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How to load a musket

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  • Sean
    Manuals be damned - anybody who has ever fired a musket for even a short amount of time knows
    Message 1 of 7 , Mar 1, 1999
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      <<< There are manuals, the whole procedure is written down.>>>

      Manuals be damned - anybody who has ever fired a musket for even a short
      amount of time knows how hot they can get. Has anybody ever tried to spit a
      musket ball down a barrel that's hot enough to fry an egg on!

      Hey, maybe, this is the way it was done and this is how chap stick got
      invented!

      Now to Benton,

      You mention that you have one fellow that can fire five rounds in one
      minute accurately. I'm assuming you mean he is starting with one loaded and
      that the clock starts when he fires his first shot. Our regiment goes with
      a cold start (unloaded, weapon at the shoulder). Our fast fellow has his
      third round off at 39 seconds and most others fall in around 42 to 46
      seconds. Since you say he is firing live I will assume he is going through
      the entire proper loading procedure. If so, then bravo. This is the way we
      do it as well.

      Certainly a great deal more effort required to get a live round down a
      musket barrel than to get one down a short little pistol or blunderbuss
      barrel...




      Cpl. Sean Hirst
      Royal Newfoundland Reg't, Lt. Coy
      *********************************
      945-0591
    • BritcomHMP@xxx.xxx
      In a message dated 3/1/99 10:08:38 AM Central Standard Time, shirst@hca.mnsi.net writes:
      Message 2 of 7 , Mar 1, 1999
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        In a message dated 3/1/99 10:08:38 AM Central Standard Time,
        shirst@... writes:

        << Manuals be damned - anybody who has ever fired a musket for even a short
        amount of time knows how hot they can get. Has anybody ever tried to spit a
        musket ball down a barrel that's hot enough to fry an egg on! >>

        Yes I know Sean, recall we were talking of academics who are not going to do
        that sort of thing but ARE supposed to do original research using books!

        Cheers

        Tim
      • NINETY3RD@xxx.xxx
        ... Actually, I have seen him do it starting empty!
        Message 3 of 7 , Mar 1, 1999
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          In a message dated 01/3/1999 8:08:44 AM, shirst@... writes:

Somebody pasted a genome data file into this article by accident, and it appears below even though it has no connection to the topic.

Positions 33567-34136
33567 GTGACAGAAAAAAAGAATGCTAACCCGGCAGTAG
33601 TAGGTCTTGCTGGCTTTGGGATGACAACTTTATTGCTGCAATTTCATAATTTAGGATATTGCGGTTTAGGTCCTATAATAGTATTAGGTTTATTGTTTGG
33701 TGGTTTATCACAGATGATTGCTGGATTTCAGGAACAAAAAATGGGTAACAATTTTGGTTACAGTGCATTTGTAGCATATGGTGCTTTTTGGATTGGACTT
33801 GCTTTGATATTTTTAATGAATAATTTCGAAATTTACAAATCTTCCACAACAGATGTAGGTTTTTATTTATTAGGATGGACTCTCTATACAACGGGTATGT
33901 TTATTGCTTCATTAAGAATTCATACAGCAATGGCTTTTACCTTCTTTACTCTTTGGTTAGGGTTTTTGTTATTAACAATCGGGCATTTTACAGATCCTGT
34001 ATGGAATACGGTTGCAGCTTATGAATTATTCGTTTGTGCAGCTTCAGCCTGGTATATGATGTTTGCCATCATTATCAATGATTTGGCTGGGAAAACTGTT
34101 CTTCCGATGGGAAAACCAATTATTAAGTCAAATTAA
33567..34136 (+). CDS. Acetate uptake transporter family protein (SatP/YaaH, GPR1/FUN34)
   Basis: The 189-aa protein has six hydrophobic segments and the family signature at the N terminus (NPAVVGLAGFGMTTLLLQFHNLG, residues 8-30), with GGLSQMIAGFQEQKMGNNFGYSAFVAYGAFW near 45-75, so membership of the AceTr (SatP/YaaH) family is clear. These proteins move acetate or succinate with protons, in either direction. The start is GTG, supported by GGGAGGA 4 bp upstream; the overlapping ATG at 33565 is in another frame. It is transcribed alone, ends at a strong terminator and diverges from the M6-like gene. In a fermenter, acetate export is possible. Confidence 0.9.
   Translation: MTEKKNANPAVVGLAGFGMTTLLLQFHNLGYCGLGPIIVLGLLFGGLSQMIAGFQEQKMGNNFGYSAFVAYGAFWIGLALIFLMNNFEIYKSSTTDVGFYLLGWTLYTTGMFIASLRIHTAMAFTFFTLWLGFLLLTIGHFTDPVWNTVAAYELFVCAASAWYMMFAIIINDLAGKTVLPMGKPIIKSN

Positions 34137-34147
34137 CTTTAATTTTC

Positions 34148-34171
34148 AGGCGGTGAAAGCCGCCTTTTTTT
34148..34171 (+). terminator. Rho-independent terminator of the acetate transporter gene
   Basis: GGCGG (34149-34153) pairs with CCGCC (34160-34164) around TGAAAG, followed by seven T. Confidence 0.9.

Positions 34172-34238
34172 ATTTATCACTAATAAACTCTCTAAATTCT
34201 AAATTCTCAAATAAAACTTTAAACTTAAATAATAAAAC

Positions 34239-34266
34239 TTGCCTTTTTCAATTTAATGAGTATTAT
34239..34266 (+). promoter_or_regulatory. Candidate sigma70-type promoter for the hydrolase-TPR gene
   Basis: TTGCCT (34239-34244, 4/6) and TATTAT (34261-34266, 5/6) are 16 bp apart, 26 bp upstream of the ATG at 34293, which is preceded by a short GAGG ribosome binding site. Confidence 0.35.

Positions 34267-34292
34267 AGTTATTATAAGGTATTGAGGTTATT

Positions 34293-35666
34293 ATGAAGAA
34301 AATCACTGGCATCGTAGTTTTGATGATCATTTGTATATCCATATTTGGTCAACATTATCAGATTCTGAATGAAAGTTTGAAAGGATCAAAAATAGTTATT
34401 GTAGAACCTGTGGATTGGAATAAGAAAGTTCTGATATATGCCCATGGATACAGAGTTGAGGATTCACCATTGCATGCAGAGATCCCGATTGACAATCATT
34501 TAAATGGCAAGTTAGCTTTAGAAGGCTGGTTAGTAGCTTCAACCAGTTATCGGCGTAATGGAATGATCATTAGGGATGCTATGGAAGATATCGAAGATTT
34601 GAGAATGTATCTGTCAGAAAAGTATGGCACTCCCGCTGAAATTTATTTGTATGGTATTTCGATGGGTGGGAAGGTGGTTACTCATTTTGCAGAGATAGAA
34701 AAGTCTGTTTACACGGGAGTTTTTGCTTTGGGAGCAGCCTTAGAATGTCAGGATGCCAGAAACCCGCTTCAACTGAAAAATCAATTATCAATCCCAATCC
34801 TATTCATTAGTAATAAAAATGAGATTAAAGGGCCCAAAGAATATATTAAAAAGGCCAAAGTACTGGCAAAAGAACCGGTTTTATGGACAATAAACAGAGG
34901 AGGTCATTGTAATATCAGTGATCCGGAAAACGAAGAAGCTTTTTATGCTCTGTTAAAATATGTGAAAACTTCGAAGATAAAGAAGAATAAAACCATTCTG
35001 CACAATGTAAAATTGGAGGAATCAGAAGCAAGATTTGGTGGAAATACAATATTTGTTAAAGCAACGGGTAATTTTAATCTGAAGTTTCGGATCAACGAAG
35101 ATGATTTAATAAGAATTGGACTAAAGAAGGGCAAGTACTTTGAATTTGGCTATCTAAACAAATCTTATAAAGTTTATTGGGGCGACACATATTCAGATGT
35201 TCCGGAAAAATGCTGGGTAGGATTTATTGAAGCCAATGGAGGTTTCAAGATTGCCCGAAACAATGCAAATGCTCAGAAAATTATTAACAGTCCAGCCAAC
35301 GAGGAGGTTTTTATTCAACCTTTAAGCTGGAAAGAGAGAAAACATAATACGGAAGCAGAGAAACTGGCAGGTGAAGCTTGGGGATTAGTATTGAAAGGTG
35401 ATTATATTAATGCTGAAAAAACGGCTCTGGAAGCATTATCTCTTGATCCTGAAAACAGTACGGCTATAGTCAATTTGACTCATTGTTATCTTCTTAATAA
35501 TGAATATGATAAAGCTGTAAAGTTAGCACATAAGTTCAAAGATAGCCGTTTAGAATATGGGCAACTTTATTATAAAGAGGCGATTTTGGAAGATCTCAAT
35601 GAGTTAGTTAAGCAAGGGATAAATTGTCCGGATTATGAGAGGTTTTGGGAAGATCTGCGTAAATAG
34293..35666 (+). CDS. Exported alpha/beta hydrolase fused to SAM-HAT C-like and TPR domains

>Now to Benton,
          >
          >You mention that you have one fellow that can fire five rounds in one
          >minute accurately. I'm assuming you mean he is starting with one loaded
          >and
          >that the clock starts when he fires his first shot.

          Actually, I have seen him do it starting empty!
        • SACBG7@xxx.xxx
          Benton, I am curious as to what caliber of ball you are using to load five rounds per minute live? Not having studied British ordnance specs I am curious to
          Message 4 of 7 , Mar 1, 1999
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            Benton,
            I am curious as to what caliber of ball you are using to load five rounds per
            minute live? Not having studied British ordnance specs I am curious to their
            regulation size.

            Members of the 7th US are trained to load and fire live three times a minute,
            by the book, using a regulation prescribed round for a U.S. Musket. (This is
            about a .657 round ball for a .69 caliber musket.) We also practice with buck
            and ball which is the same load with an additional .32 caliber buckshot.
            Powder charge is 125 grains of FFg black powder. Cartridges are made to the US
            Ordnance specifications, complete with string.

            Contrary to public thought the ball, encased in the cartridge tube, does not
            fall down the bore. Two good forcible tamps from the rammer will seat the
            ball. Buck and ball, due to the configuration of the cartridge, is slightly
            more difficult.

            My best time for three rounds live has been 51 seconds. Blank rounds, without
            ramming or paper is about six per minute. I then begin to cook dinner on the
            musket barrel, but not before spitting popcorn kernels down the barrel for a
            later haversack treat.